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Pharmacists applaud HIV home testing kits

Pharmacy Guild
Photo: The Pharmacy Guild welcomes HIV home self-test kit
Australians will soon be able to purchase HIV home testing kits and access treatment at local pharmacies, in a move pharmacists have welcomed.

The nation’s peak body for community pharmacy, The Pharmacy Guild of Australia, has applauded the Federal Government’s announcement that it’s removed the restriction that prevented the manufacture and sale of HIV home self-tests.

Dispensing arrangements for HIV therapies will also be changed as part of the government’s plan to increase early diagnosis of the virus.

With figures showing 35,000 people live with HIV in Australia, the government has also launched a new HIV strategy that highlights a goal to virtually eradicate new HIV infections by 2020.

The Guild acting president John Dowling said the move to make in vitro diagnostic devices (IVDs) for self-testing for HIV available was a step forward.

“This better reflects the desire of many Australians to receive care in the community, at their local pharmacy, rather than in a hospital,” he said.

The Guild has recommended all HIV testing kits sold in Australia feature contact numbers for HIV support services and counselling telephone hotlines on their packaging, in the event consumers discover they are HIV positive.

Health Minister Peter Dutton said there are Australians living with undiagnosed HIV.

“Home self-testing provides an additional testing option that complements current options and allows people living with HIV to learn their HIV status and seek appropriate treatment and support,” he said in a statement.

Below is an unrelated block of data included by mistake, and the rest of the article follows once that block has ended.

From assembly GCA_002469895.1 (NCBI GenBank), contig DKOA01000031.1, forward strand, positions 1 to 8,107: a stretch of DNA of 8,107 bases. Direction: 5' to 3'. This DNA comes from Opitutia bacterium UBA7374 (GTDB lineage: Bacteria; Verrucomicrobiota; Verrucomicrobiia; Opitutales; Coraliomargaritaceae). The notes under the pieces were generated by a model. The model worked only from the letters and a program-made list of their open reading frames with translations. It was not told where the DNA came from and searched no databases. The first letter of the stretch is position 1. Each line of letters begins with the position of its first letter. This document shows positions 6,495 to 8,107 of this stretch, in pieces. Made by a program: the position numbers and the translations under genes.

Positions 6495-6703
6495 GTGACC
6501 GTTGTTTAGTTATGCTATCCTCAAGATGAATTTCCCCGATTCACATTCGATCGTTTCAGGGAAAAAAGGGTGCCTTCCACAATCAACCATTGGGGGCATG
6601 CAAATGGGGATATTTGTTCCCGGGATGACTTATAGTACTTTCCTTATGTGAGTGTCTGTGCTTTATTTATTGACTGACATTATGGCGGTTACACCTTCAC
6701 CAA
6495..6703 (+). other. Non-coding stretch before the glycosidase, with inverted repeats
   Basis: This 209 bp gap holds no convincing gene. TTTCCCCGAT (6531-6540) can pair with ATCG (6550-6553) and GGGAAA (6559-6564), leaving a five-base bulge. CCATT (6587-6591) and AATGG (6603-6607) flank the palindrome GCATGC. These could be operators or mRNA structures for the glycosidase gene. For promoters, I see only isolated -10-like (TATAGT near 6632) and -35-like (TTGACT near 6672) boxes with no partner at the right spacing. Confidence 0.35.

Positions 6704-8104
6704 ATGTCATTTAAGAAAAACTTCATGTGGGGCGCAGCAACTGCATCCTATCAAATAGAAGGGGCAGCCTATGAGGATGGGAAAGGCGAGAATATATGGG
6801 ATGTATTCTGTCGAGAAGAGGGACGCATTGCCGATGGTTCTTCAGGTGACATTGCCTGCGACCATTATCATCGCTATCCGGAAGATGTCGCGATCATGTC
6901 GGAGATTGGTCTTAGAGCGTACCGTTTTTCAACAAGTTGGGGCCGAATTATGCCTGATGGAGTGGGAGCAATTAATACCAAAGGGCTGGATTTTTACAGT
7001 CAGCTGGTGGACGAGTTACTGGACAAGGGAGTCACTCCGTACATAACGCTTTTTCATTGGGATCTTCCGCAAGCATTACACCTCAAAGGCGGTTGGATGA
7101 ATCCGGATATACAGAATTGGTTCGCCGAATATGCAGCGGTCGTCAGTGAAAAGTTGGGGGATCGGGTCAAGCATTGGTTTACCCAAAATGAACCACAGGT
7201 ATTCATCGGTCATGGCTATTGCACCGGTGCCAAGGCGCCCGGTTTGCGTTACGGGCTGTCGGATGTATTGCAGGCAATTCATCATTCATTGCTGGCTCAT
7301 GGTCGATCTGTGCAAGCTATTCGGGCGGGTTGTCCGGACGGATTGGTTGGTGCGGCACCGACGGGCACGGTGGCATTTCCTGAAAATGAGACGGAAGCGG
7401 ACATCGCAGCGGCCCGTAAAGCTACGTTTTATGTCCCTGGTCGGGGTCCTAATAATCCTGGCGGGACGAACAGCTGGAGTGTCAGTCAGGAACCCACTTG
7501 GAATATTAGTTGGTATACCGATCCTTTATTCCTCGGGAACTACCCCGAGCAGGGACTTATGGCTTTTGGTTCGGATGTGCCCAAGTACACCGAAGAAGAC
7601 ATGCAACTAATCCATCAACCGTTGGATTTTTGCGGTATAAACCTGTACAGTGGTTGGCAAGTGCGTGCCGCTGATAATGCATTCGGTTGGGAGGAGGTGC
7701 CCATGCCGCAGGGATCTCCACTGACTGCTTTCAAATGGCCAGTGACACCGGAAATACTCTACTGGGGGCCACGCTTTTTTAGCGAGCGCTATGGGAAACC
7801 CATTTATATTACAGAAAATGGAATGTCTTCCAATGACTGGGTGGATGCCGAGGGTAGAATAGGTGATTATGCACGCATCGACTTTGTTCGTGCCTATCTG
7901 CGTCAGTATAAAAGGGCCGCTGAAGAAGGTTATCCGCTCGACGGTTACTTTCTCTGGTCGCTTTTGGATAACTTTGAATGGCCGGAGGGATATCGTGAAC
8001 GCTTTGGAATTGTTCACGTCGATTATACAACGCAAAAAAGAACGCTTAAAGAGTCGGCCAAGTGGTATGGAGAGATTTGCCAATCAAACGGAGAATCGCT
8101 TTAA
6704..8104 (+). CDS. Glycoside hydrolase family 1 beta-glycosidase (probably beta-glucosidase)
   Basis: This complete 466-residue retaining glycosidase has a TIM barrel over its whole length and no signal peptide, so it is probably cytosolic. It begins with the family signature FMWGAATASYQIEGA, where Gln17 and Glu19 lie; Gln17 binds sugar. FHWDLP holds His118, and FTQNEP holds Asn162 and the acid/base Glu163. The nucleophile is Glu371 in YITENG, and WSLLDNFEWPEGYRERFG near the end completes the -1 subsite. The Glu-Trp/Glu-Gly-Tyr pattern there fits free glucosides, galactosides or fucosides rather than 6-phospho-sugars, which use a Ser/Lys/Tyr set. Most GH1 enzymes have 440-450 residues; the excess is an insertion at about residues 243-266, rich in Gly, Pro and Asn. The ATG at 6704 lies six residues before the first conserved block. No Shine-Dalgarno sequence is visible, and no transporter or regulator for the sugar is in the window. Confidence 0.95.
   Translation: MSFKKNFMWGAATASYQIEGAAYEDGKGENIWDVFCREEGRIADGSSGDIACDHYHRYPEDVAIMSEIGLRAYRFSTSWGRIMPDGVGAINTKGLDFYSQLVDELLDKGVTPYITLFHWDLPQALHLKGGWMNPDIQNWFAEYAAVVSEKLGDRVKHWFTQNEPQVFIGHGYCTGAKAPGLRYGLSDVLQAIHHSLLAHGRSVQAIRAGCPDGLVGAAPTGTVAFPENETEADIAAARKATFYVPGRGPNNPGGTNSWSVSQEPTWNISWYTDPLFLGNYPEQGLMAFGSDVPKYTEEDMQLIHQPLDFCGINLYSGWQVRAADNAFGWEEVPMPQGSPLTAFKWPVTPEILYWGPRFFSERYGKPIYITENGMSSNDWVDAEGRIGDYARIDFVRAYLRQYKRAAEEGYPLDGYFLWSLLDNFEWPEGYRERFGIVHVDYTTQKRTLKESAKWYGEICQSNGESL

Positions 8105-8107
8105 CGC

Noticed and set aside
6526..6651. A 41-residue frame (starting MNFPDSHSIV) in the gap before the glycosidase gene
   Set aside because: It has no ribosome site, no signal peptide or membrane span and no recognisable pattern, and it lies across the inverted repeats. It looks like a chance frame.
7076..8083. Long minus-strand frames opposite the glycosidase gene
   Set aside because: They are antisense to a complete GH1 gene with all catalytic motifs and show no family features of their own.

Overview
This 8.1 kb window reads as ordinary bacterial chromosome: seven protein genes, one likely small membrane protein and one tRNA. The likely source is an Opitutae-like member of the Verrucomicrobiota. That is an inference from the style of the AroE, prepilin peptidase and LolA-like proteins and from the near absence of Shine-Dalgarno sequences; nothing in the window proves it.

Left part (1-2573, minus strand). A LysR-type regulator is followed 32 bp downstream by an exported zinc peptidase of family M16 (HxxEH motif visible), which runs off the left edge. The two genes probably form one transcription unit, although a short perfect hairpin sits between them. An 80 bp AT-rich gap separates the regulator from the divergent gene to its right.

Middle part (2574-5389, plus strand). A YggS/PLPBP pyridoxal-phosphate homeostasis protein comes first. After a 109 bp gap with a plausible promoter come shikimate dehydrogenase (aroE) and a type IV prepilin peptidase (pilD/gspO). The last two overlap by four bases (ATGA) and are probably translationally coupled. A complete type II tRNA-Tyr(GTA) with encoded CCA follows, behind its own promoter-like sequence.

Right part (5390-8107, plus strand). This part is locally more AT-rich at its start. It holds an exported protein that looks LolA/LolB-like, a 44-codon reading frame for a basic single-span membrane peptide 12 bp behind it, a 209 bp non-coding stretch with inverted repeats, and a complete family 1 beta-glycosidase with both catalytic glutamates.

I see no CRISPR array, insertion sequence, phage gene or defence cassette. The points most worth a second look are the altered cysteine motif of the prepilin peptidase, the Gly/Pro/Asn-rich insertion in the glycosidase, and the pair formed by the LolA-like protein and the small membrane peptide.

“It also overcomes some of the common concerns people have about receiving the test in a medical setting and gives them more choice.
“The early diagnosis of HIV is critical to supporting Australians living with the condition to get the treatment they need sooner and to stop its spread.”

Mr Dutton said companies can now apply to the Therapeutic Goods Administration (TGA) for approval to supply their test kits.

If they meet Australian standards and are approved, the test kits will then be able to be sold direct to consumers.


Mr Dutton said amendments will be made to the prescribing and dispensing arrangements for Pharmaceutical Benefits Scheme subsidised HIV antiretroviral therapies from July 1, 2015.


“Previously, patients were restricted in where they could access these medicines,” he said.

“The changes mean that these medicines can now be dispensed through a pharmacy of the patient’s choice, including community pharmacies, regardless of where they were prescribed.”

The initiative is one of five national strategies that were announced, designed to target HIV, Hepatitis B, Hepatitis C, STIs and a strategy focusing on blood borne viruses and sexually transmissible infections in the Indigenous community.

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Karen Keast

Karen Keast is a freelance health journalist who writes news and feature articles for HealthTimes.

Karen regularly writes for some of Australia’s leading health news websites and magazines.  In a media career spanning 20 years, Karen has worked as a senior journalist in newspapers and television. She has covered the grind of daily news and worked as a politics reporter at countless state and federal elections.

Since venturing into freelance writing five years ago, Karen has found her niche in writing about the health sector for editors, businesses and corporations.

Karen has interviewed the heads of peak health organisations in Australia and overseas, and written hundreds of news and feature articles covering the dedicated work of health professionals who tread the corridors of hospitals and health services, universities, aged care facilities and practices, day in and day out.

Follow Karen Keast on Twitter @stylemywords